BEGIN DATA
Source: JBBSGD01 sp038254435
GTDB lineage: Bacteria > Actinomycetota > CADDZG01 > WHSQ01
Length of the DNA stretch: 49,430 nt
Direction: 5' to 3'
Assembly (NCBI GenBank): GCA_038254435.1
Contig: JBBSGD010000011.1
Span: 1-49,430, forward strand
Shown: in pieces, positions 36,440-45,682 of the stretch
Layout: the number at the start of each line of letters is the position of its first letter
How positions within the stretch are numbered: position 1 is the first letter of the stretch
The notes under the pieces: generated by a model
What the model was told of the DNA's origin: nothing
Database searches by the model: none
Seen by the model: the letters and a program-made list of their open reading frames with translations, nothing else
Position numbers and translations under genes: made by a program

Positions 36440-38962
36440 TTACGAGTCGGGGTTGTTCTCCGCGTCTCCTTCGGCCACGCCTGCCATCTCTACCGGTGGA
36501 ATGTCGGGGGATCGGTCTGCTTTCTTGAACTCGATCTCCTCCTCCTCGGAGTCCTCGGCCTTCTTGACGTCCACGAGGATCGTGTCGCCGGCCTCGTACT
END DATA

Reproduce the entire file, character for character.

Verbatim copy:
Source: JBBSGD01 sp038254435
GTDB lineage: Bacteria > Actinomycetota > CADDZG01 > WHSQ01
Length of the DNA stretch: 49,430 nt
Direction: 5' to 3'
Assembly (NCBI GenBank): GCA_038254435.1
Contig: JBBSGD010000011.1
Span: 1-49,430, forward strand
Shown: in pieces, positions 36,440-45,682 of the stretch
Layout: the number at the start of each line of letters is the position of its first letter
How positions within the stretch are numbered: position 1 is the first letter of the stretch
The notes under the pieces: generated by a model
What the model was told of the DNA's origin: nothing
Database searches by the model: none
Seen by the model: the letters and a program-made list of their open reading frames with translations, nothing else
Position numbers and translations under genes: made by a program

Positions 36440-38962
36440 TTACGAGTCGGGGTTGTTCTCCGCGTCTCCTTCGGCCACGCCTGCCATCTCTACCGGTGGA
36501 ATGTCGGGGGATCGGTCTGCTTTCTTGAACTCGATCTCCTCCTCCTCGGAGTCCTCGGCCTTCTTGACGTCCACGAGGATCGTGTCGCCGGCCTCGTACT